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History Of Paris France

France is a country that is steeped in history and wherever you turn, you can see the magnificent buildings and monuments that have been constructed throughout the centuries.

The first signs of civilisation around the Paris region of France date back to around the fourth millennium BC where dug out canoes have been found, and even as long ago at the time of 250 BC there was a fishing village along the River Seine now know as Paris and because of the strategic position of the area for controlling the rivers shipping, it was always under a different rule, like the Romans who took over after the revolt of 52 BC.

When Attila the Hun invaded the region in 451, it was thought that Paris was to be attacked, but according to legend Sainte Genevieve, who is still the patron saint of Paris today, saved it from devastation.

After this Clovis l commissioned the first cathedral and the first abbey, which was dedicated to Sainte Genevieve and on his death he was buried in Paris in 511, alongside St Genevieve.

Later on Paris became under the rule of the Franks, but the city was neglected by the Empire and suffered grievously from Viking raiders who repeatedly sailed up the river to attack it, and in 885 the city was faced with a massive Viking invasion force, which was believed to have numbered around 700 ships and 30,000 men!

But not all was lost as when the Grand-nephew of Count Odo, was elected King of France in 987 he again made Paris his capital and founded the Capetian dynasty, which still exists today.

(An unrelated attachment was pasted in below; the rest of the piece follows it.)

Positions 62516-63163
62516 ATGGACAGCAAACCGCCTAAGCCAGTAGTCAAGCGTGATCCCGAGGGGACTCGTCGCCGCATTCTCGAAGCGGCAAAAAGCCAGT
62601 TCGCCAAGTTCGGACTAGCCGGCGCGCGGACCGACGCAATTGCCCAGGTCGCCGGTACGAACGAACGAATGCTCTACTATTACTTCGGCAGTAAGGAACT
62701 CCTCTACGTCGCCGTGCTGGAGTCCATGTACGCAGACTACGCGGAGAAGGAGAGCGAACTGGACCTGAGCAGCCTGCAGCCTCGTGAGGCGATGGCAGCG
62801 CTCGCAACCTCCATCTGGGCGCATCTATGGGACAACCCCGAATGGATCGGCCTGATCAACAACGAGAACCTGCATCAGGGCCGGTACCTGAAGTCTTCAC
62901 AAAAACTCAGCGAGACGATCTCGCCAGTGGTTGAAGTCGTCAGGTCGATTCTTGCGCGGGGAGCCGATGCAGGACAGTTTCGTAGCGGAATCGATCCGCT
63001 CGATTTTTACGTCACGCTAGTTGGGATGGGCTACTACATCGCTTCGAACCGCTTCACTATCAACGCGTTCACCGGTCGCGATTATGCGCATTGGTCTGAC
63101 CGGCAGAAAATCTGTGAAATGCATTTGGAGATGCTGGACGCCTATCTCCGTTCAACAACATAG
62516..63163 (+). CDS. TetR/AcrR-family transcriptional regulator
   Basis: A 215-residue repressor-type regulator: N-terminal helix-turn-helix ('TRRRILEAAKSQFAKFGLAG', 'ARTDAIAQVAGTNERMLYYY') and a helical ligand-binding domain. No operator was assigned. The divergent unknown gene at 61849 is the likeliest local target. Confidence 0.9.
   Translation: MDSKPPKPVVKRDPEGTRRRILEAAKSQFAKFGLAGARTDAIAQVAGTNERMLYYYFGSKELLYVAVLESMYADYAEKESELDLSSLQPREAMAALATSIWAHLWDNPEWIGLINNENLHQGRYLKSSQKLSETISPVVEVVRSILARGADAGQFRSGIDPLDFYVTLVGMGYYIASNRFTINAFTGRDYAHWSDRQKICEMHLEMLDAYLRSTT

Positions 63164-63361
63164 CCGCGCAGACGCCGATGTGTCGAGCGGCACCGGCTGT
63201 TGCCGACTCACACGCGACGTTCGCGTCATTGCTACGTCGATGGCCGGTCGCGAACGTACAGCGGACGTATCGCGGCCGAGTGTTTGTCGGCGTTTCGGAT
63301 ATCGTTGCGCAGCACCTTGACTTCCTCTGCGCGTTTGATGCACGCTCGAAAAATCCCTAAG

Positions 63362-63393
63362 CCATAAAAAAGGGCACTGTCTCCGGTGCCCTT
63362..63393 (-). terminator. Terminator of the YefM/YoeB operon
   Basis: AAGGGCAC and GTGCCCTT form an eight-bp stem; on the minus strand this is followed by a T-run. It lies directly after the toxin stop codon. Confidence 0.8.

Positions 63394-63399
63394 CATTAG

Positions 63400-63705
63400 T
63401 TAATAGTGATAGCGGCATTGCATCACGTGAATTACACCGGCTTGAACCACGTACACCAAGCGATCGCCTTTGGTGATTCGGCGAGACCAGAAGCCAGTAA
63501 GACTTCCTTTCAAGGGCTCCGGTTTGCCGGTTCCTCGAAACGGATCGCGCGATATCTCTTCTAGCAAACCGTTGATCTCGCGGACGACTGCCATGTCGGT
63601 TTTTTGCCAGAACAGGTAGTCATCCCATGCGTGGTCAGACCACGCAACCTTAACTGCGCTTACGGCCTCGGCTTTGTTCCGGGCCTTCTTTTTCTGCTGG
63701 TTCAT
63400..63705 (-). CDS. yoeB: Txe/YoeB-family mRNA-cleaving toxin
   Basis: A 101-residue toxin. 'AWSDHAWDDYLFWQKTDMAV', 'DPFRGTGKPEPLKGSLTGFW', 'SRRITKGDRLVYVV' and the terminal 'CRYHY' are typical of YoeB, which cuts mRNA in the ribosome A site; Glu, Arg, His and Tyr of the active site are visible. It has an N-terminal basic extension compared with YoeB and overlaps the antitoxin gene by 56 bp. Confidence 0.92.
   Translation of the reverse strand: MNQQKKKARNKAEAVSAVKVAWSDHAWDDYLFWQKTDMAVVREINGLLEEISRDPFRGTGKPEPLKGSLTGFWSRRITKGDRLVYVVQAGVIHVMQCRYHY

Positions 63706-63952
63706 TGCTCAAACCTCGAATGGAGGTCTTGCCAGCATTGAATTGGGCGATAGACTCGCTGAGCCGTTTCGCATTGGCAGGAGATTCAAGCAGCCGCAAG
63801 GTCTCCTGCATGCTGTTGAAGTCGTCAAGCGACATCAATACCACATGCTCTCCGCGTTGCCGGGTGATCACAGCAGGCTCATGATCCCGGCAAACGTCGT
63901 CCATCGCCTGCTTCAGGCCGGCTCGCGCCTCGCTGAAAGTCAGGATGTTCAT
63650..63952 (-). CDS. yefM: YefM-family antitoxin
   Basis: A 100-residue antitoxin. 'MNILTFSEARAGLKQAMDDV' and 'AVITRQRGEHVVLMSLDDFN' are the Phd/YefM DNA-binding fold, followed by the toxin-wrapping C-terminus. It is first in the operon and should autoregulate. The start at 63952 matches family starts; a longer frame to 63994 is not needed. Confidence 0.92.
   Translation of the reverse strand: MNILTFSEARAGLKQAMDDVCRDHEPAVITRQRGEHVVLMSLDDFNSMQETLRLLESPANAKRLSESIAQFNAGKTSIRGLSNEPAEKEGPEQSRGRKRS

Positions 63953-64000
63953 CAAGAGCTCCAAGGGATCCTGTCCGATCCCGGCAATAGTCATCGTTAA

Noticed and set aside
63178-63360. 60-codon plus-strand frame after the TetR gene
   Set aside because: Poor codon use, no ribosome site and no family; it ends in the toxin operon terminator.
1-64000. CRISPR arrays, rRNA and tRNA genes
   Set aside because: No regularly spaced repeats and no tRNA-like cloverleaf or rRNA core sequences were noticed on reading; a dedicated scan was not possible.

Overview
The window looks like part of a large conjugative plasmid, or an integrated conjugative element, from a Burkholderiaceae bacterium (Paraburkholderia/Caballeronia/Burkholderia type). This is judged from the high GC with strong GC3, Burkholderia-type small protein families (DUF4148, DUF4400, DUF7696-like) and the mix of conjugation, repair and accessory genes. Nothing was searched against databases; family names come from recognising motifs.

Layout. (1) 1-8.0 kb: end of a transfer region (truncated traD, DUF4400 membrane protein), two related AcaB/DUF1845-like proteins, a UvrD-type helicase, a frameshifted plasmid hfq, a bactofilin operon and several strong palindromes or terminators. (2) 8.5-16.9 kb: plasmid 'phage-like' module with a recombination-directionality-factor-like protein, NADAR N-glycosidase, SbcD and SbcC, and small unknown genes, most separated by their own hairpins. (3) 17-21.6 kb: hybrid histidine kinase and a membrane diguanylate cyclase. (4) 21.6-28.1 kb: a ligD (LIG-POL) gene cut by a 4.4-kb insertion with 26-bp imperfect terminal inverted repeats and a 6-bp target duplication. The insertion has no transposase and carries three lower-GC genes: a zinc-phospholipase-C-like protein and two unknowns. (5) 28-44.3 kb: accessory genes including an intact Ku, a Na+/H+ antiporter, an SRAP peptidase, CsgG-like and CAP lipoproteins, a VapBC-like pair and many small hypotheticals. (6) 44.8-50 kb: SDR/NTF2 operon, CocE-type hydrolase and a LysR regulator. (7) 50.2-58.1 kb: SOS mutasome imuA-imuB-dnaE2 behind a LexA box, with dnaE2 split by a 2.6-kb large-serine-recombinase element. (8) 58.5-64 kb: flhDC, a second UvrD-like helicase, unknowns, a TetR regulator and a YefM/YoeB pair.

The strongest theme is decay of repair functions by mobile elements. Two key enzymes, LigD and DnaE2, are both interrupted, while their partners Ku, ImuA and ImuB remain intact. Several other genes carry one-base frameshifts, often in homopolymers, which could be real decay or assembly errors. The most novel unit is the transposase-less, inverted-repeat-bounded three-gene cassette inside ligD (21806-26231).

History Of Paris France
History Of France Paris

It is as early as the 12th century that the distinctive character of the Paris districts started emerging with the Cathedral of Notre Dame de Paris being built in 1163 in the Ile de la Cite area of Paris, which was the centre of government and religious life.

In 1180 Philippe Auguste became the king, and under his rule there were a number of major building works, which were carried out in Paris, including a new city wall along with the construction of the Palais du Louvre, paving the streets and establishing a covered market at Les Halles.

When Edward III of England claimed the French throne by virtue of his decent, but the French barons rejected this, and hence the Hundred Years war began and the history of Paris in the 14th century was dictated by outbreaks of plague, political violence and uprisings.

The English then captured Paris in 1420, but unfortunately Henry V of England died at the Chateau de Vincennes, just outside Paris city in 1422 and despite the assistance of Joan of Arc, Charles VII of France tried to retake Paris but failed in 1429.

Of any Valois monarch, Francois I probably had the greatest impact on the transformation of Paris, including the Louvre and establishing a glittering court including people such as Leonardo da Vinci, and along with King Henri IV who made Paris his place of residence.  He then undertook a number of major public works in the city that included the construction of the Pont Neuf, Saint-Louis Hospital, Place des Vosges and the Place Dauphine, plus he also made extensions to the Louvre.

Paris became the intellectual and cultural capital of the Western world during the latter half of the 18th century, as it became a centre of the enlightenment and new thinking, which was encouraged by the state, with King Louis's mistress, Madame de Pompadour, supporting the city's intellectuals and prompting the king to construct striking new monuments.

Unfortunately, it was not long after that Russian and Austrian armies invaded France on the 31 March 1814, with Paris falling to the Russians, which was the first time in around 400 years that the city had been conquered by any foreign power, but Paris was again retaken back by the French and this city continued to grow and expand with more famous monuments being built.

Paris France History

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